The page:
The family of drumlinoid landforms
Drumlinoid glacial landforms
Definition: the family of streamlined landforms characteristic of large areas of the beds of former glaciers and ice sheets.
Geomorphologists recognise many types of streamlined glacier bedforms - such as the classic roches moutonnées, crag and tails and drumlins - but these distinctive features are part of a continuum of forms. The term drumlinoid is sometimes used to refer to this continuum. It is useful to think in these terms because drumlins made entirely of glacial till may occur alongside others with a rock core and yet within the same area may be found crag and tails carved almost exclusively from bedrock.
This continuum of drumlinoid forms reflects complex interactions between rock type and structure and glacier flow operating over a range of timescales.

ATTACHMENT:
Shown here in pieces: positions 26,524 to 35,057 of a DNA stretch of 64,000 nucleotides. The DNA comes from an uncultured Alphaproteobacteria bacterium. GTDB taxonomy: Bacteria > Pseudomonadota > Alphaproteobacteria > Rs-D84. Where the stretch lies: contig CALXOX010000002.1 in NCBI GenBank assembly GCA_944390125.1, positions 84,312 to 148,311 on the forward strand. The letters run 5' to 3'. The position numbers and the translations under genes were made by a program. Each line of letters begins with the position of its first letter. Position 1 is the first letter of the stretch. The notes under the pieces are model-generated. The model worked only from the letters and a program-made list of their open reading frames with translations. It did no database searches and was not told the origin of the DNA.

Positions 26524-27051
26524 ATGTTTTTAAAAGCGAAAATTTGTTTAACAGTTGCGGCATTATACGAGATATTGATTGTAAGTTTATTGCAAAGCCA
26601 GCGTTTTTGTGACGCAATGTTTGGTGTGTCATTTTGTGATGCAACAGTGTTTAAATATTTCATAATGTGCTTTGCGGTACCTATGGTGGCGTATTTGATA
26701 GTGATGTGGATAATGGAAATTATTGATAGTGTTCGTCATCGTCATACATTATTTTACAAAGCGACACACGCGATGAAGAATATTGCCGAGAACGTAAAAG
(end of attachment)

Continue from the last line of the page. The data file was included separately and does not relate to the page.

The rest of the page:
Geological controls include rock resistance to glacial erosion and rock structures, like fracture patterns, that affect the size and shape of landforms of glacial erosion.
Glaciological controls include the ice thickness and flow rates that link to thresholds between glacial erosion and deposition.
Chronological controls relate to timescales for formation, with the possibility of inheritance of form or sediment from earlier glacial phases and that earlier erosional forms are buried by deposition as ice thins.
Many drumlinoid landforms are therefore difficult to characterise or to map.